2020-07-03T01:17:01Zhttps://ir.soken.ac.jp/?action=repository_oaipmhoai:ir.soken.ac.jp:000007582019-12-12T05:40:34Z00002:00429:00017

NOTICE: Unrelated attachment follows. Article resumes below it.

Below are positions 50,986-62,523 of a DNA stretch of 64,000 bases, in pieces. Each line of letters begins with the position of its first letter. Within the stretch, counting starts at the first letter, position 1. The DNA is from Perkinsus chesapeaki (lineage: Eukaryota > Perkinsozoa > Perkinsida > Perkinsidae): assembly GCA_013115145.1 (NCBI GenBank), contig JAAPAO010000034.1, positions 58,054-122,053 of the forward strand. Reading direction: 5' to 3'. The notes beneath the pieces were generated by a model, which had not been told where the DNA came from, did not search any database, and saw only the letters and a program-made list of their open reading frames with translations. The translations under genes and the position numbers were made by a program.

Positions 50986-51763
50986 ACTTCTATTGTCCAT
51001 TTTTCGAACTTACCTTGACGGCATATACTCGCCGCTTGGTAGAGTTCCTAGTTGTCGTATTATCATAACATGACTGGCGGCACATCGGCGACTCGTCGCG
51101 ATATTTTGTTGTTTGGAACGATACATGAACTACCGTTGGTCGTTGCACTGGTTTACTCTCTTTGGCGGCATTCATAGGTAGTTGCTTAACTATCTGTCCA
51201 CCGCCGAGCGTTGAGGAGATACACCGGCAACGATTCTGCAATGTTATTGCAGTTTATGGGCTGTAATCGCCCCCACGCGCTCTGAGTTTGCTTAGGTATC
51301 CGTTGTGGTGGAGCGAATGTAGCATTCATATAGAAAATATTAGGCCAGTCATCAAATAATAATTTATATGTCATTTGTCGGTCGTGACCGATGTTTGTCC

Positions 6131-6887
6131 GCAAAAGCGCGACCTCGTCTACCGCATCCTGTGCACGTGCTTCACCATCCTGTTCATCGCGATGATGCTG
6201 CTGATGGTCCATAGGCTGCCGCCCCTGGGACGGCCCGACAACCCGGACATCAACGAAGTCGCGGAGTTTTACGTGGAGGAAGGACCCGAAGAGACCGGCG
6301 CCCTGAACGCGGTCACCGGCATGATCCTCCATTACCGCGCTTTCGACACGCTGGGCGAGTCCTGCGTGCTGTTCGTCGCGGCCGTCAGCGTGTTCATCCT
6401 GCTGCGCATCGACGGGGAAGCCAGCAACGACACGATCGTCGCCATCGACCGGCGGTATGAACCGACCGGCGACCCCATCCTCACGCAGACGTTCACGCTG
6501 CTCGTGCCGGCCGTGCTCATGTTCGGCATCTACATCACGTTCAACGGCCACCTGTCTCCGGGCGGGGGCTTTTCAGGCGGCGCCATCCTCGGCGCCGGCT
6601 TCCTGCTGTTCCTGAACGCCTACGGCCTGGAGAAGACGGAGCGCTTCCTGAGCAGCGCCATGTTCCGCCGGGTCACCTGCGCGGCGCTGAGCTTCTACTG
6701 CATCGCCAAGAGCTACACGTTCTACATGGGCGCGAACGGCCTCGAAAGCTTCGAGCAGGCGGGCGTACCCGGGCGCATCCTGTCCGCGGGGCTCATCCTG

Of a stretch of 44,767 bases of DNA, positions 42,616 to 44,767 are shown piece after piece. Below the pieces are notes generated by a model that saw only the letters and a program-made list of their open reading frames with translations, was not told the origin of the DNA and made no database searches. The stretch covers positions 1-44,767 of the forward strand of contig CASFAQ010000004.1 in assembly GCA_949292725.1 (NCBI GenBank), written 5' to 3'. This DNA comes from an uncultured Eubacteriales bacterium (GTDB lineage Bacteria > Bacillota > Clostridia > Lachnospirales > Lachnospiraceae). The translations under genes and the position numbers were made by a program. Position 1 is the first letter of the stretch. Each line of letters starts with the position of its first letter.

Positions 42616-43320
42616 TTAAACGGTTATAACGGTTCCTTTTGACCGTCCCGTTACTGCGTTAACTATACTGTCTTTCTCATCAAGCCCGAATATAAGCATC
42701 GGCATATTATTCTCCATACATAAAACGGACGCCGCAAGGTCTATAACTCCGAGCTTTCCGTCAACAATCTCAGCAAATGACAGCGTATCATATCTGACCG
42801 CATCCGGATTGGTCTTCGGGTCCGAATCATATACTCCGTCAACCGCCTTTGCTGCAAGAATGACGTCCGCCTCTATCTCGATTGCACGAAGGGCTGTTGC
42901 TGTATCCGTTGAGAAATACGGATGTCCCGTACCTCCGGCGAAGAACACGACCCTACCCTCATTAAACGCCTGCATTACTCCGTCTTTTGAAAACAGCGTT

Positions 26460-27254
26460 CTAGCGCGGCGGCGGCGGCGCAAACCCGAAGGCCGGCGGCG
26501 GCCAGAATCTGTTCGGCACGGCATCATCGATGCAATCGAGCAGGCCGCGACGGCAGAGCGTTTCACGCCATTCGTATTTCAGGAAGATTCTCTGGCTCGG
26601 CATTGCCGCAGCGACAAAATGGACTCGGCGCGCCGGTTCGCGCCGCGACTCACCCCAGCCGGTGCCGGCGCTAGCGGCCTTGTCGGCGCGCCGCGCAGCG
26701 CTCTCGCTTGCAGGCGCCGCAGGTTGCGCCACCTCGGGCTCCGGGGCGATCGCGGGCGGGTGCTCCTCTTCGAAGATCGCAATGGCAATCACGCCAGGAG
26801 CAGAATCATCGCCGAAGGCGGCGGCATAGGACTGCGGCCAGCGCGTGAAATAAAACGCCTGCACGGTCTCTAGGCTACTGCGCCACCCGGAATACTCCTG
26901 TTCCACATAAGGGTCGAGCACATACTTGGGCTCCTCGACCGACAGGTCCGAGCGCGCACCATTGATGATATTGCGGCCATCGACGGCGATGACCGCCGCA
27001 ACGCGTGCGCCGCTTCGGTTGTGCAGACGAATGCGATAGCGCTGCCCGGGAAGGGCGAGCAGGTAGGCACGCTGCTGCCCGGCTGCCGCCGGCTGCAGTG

Some Applications of Point Processes in Seismicity Modeling and PredictionSome Applications of Point Processes in Seismicity Modeling and Predictionenghttp://id.nii.ac.jp/1013/00000758/Thesis or Dissertation庄, 建倉ジュアン, ジャンカンJiancang, ZHUANG総合研究大学院大学博士（学術）総研大甲第648号2003-03-24 The idea of probability prediction was quite difficult to be accepted at the beginning by geophysicists and physicists. People become more and more interested in probability prediction, because they found after so many year's research that the causes of earthquakes are very complicated and the occurrences of precursors and earthquakes are not a simple one-to-one relationship. Some earthquakes occurred after we observed a certain kind of anomaly phenomena, but some earthquakes occurred without these precursors observed, or no earthquakes occurred after we observed the same anomalies.<br /> In this paper, the central topic is on the development of point process models to describe and to predict the earthquake risk based on the previous observation, including earthquake occurrences and precursors.<br /> The conditional intensity is used for the model specification, which has a natural form for prediction. Several models are given in the paper including the Poisson model, the stress release model, the self- and mutual-excitation process and the epidemic type aftershock sequence (ETAS) model.<br /> The ETAS model is discussed in more detail. First, its properties, its criticality and moments are analyzed.<br /> The technique, called stochastic declustering, is concerned with an objective estimation of the spatial intensity function of the background earthquake occurrences from an earthquake catalogue which includes numerous clustered events in space and time, and with an algorithm of producing declustered catalogues from it, and also the reconstruction of the catalogue into the explicit clusters. It is shown that the background intensity function can be evaluated if the total spatial seismicity intensity and the branching structure are estimated. Or, the whole space-time process can be practically split into two sub-processes, the background and the clustered ones. Specifically, in the paper, a space-time epidemic type aftershock sequence (ETAS) model is adopted to describe the branching structure of earthquake occurrences. This algorithm combines a parametric maximum likelihood estimation for the clustering structures in the space-time ETAS model and a non-parametric approach to the density estimation of the background seismicity, which is called a weighted variable kernel method. As a demonstration of the presented methods, we estimate the background seismic activities in the central New Zealand region and in the central western Japan region to produce the catalogues of background events.<br /> For the prediction purposes, we give the simulation procedures for Poisson models and ETAS models. Besides Ogata's thinning method, we propose another faster method, called the composition method, for the simulation of the ETAS model.<br /> An example is also given for modeling the relationship between precursors and an earthquake. The precursor data are the signals from four stations monitoring the ultra-low frequency components electric field in the vicinity of Beijing, and are used as explanatory variables in forecasting the occurrence of events with magnitude M〓4 within 300 km circle centered on Beijing. The model used is a version of Ogata's LIN-LIN algorithm for examining the influence of an explanatory signal on the occurrence of events in a stochastic point process. The explanatory effect is shown to be highly significant, and greatly superior to the explanatory effect of the same signals applied to a randomized version of the earthquake data. All four stations show significant explanatory power, although in combination the two most effective tend to dominate the forecasts. The results are stable against perturbations in the time period or region of observation. The predictions appear to be most effective for events with M 〓 5, and for events closer to the observing stations, although some of the smaller events appear to produce detectable signals at distances of over 100 km from the source. Probability gains over the simple Poisson process are in the region up to 3 - 4 for the events of magnitude 5 or larger. A special study is made of predicted and unpredicted events in the region around the M 7.8 Tangshan earthquake of 1976, to reveal the common spatial pattern of the classified events corresponding to all individual stations.https://ir.soken.ac.jp/?action=repository_action_common_download&item_id=758&item_no=1&attribute_id=19&file_no=2CC BY-NC-ND2010-02-22